|Name of Event:
Sapru House Lecture
"Challenges to Democracy in Maldives"
H.E. Mr. Abdulla Shahid
Speaker, People’s Majlis (Parliament) of
|| 7 May
House, New Delhi
Indian Council of World Affairs (ICWA) organised the
Fourth Sapru House Lecture by H. E. Mr. Abdulla Shahid,
Speaker, People’s Majlis (Parliament) of Maldives,
entitled “Challenges to Democracy in Maldives”
on May 7, 2013. Ambassador Arun Kumar Banerjee, former
High Commissioner to the Republic of the Maldives, chaired
the event. A large audience attended the lecture including
the diplomatic corps, academic community, media and
Rajiv K Bhatia, Director General, ICWA, introduced the
Speaker and formally welcomed the guest. In his opening
remarks, Ambassador Bhatia highlighted that Maldives
was a very important country in South Asia and ICWA
attached great importance to research and relations
Arun Kumar Banerjee mentioned that in the last decade,
the world had witnessed the peaceful and successful
transition of the Maldives into a democratic republic.
He noted that this transition had introduced many changes
and challenges to the people of the Maldives. Meeting
those challenges and establishing democracy in the Maldives,
would only be achieved with patience and commitment.
Citing Jawaharlal Nehru’s statement that ‘people
are not born democratic; people become democratic’;
he said that one has to learn to be democratic.
his vision of bilateral cooperation between India and
the Maldives, Mr. Shahid held that India had always
stood by Maldives and its people and uncompromisingly
extended its generosity as a good neighbour. He said
that though the differences in size and power between
the two countries were glaring, and were, sometimes,
prone to bestow inequality; India had always looked
upon the Maldives as an equal partner. As an expert
for more than two decades, Mr. Shahid testified that
while there were innumerable examples of brotherly relationship
between India and the Maldives, the Maldives had never
been made to feel like a younger brother.
Shahid recalled India’s generosity towards the
Maldives on many occasions including on the occasion
of the armed attack on the Maldivian sovereignty on
November 3, 1988 and the tsunami disaster in 2004. He
said such unreserved cooperation and good faith had
been built over many decades of friendship between the
two countries. Today, the Maldives faced a political
tsunami, as it struggled with the chaos, caused by a
sudden change of the government in February 2012. He
mentioned that political discourse in the country had
become polarised, fuelled by mutual mistrust and a lack
of good faith among political leaders.
Shahid emphasised that Maldives was expected to hold
the second presidential election in September 2013 under
the provisions of the 2008 Constitution. It required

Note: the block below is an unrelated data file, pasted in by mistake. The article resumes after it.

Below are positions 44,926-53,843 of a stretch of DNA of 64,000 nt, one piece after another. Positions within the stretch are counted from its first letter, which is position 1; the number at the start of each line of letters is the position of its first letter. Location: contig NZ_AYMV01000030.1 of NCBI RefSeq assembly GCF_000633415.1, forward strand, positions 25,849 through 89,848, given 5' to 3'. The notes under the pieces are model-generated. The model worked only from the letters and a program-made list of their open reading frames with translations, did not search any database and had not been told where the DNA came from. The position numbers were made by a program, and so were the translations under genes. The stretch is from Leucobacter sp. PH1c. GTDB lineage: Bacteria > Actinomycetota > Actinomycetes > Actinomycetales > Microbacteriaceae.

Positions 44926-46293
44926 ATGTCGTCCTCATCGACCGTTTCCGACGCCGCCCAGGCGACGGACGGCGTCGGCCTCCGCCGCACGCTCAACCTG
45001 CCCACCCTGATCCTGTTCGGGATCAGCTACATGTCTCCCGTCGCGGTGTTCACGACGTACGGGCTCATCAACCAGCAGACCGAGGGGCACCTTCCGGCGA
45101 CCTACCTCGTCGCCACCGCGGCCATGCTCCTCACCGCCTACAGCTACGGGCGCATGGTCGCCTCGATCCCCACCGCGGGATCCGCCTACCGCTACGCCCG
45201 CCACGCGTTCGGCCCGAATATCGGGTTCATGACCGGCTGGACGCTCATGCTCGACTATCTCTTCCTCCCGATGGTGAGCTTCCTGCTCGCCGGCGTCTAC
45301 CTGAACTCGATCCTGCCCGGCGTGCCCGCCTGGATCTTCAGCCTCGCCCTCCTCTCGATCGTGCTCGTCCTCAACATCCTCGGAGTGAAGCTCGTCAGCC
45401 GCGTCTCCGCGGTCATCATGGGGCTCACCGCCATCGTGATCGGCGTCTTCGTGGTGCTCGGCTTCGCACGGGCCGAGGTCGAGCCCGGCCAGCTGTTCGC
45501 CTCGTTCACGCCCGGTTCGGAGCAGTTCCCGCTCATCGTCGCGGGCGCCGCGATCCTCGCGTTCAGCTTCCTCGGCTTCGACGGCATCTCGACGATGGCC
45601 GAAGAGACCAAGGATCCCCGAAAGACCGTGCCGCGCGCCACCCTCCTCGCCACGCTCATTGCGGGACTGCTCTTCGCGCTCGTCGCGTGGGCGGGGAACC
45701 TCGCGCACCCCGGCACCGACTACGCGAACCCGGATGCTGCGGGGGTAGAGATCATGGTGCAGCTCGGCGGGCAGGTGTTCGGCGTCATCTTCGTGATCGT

constructive engagement and cooperative assistance of
the international community. He recalled that when the
Maldives embraced multi-party democracy and conducted
its free and fair elections in 2008, the international
community joined it in rejoicing the peaceful transition
of power through the ballot. However, the success that
the Maldives celebrated in 2008 was not real. It faced
problems of severe resource limitation, both in monetary
and human terms, as well as inexperience in the art
of ‘deliberative’ governance. He argued
that the people of the Maldives had been ruled by authoritarian
Sultans for more than 800 years; therefore, the transfer
of power from Sultan to elected president in 1968, with
the adoption of Republican form of government, did not
diminish the power of the executive.
the newly created autonomous state bodies in the Maldives
after the events of 2008, he said that these bodies
were over eager to establish their distinct identities,
interpreting their mandate in an expansive manner that
often brought them into conflict with other state institutions.
Further, he said that it was evident that the mere presence
of political parties, a hastily drawn up Constitution,
establishing separation of power, conferring freedom
of expression, setting up independent state institutions
and even holding internationally verifiable free and
fair elections did not provide for sustainable democracy.
However, it would be premature to claim that democracy
had failed in Maldives.
In his concluding remarks, he mentioned that the upcoming election pose a crucial challenge for the future of democracy in the Maldives. It may help to consolidate the tentative steps that the Maldives had taken towards a sustainable and viable democratic future otherwise it could end up tearing the country further apart. Therefore, he urged the international community to become more actively engaged with the Maldives for the forthcoming elections. Further, he said that as Maldives attempts to restore its democratic credentials, a vote of confidence by the international community, in the newly elected leader, would be an important factor.
During the discussion, several questions were raised relating to different issues ranging from health and education in Maldives, Islamic orientation, presidential election, institutional infrastructure and political situation in Maldives and lack of national consensus on basic issues. The discussion was interactive and informative.
Dr. Smita Tiwari, Research Fellow, Indian Council
of World Affairs